Research

  1. Output: Total number of documents published in scholarly journals indexed in Scopus (Romo-Fernández, et al., 2011). This is a size-dependent indicator.
  2. International Collaboration: Institution's output ratio produced in collaboration with foreign institutions. The values are computed by analyzing an institution's output whose affiliations include more than one country address (Guerrero-Bote, Olmeda-Gómez and Moya- Anegón, 2013; Lancho-Barrantes, Guerrero-Bote and Moya-Anegón, 2013; Lancho-Barrantes, et al., 2013; Chinchilla-Rodríguez, et al., 2012). This is a size-independent indicator.
  3. Normalized Impact: Normalized Impact is computed using the methodology established by the Karolinska Institutet in Sweden where it is named "Item oriented field normalized citation score average". The normalization of the citation values is done on an individual article level. The values (in decimal numbers) show the relationship between an institution's average scientific impact and the world average set to a score of 1, --i.e. a NI score of 0.8 means the institution is cited 20% below world average and 1.3 means the institution is cited 30% above average (Rehn and Kronman, 2008; González-Pereira, Guerrero-Bote and Moya- Anegón, 2011).This is a size-independent indicator.
  4. High Quality Publications: Ratio of publications that an institution publishes in the most influential scholarly journals of the world, those ranked in the first quartile (25%) in their categories as ordered by SCImago Journal Rank (SJRII) indicator (Miguel, Chinchilla-Rodríguez and Moya-Anegón, 2011). This is a size-independent indicator.
  5. Specialization Index: The Specialization Index indicates the extent of thematic concentration or dispersion of an institution’s scientific output. Values range between 0 and 1, indicating generalist versus specialized institutions respectively. This indicator is computed according to the Gini Index used in Economy (Moed, et. al., 2011; López-Illescas, Moya-Anegón and Moed, 2011; Arencibia-Jorge et al., 2012). An indicator value of 0 signifies that data are insufficient to calculate. However, it should be noted that although the resulting specialization values range between 0 and 1, these values have been scaled by 100 to present a similar range as the rest of indicators. This indicator is size-independent.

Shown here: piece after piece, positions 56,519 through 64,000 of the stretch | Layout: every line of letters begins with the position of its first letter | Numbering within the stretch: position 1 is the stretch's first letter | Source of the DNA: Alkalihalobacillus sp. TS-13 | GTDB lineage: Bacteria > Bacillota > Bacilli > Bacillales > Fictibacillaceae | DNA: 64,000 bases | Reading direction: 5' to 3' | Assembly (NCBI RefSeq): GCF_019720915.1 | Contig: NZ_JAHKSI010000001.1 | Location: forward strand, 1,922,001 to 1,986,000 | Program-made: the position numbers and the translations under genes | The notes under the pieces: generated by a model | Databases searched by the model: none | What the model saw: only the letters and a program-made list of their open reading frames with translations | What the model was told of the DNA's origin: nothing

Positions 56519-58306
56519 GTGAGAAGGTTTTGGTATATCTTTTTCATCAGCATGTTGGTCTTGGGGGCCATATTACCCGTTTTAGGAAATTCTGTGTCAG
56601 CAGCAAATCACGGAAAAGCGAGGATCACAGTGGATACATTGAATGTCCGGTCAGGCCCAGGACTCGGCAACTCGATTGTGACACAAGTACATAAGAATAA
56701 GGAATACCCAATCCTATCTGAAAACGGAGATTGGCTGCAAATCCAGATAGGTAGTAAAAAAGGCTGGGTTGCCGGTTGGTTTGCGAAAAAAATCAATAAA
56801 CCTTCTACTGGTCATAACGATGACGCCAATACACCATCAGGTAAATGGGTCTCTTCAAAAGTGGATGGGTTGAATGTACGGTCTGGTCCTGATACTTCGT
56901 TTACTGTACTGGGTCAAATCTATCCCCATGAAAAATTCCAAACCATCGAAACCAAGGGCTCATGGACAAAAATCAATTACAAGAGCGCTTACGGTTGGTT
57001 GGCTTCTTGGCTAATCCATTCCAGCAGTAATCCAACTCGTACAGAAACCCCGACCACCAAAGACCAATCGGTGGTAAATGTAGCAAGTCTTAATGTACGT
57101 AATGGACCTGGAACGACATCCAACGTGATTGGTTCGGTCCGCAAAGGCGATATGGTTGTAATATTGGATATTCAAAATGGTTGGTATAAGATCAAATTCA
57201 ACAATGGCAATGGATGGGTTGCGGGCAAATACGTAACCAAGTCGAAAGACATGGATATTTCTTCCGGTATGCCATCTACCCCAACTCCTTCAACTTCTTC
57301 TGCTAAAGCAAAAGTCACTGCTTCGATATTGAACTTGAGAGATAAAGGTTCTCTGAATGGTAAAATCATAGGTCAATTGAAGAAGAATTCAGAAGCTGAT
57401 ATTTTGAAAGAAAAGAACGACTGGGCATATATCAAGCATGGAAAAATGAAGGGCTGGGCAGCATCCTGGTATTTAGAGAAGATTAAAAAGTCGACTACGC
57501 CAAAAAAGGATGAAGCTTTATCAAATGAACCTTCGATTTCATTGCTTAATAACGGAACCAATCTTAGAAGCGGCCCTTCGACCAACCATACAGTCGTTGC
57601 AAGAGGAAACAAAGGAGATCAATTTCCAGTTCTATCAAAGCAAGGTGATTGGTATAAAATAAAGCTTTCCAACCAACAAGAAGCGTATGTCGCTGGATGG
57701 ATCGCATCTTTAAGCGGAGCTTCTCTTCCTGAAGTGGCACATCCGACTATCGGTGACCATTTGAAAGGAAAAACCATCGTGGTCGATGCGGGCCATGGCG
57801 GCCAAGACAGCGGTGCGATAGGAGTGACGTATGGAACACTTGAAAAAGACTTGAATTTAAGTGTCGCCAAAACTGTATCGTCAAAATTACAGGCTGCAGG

6. Excellence Rate: Excellence rate indicates the amount (in %) of an institution’s scientific output that is included in the top 10% of the most cited papers in their respective scientific fields. It is a measure of high quality output of research institutions (SCImago Lab, 2011; Bornmann, Moya-Anegón and Leydesdorff, 2012; Guerrero-Bote and Moya-Anegón, 2012). This is a size-independent indicator.
  7. Scientific Leadership: Leadership indicates the percentage of an institution’s output as main contributor, that is, the amount of papers in which the corresponding author belongs to the institution (Moya-Anegón, 2012; Moya-Anegón et. al, 2013; Moya-Anegón, et al.,). This is a size-independent indicator.
  8. Excellence with Leadership: Excellence with Leadership indicates the amount of documents in the Excellence rate in which the institution is the main contributor (Moya-Anegón, et al., 2013). This is a size-independent indicator.
  9. Scientific talent pool: Total number of different authors from an institution in the total publication output of that institution during a particular period of time. This indicator is size-dependent.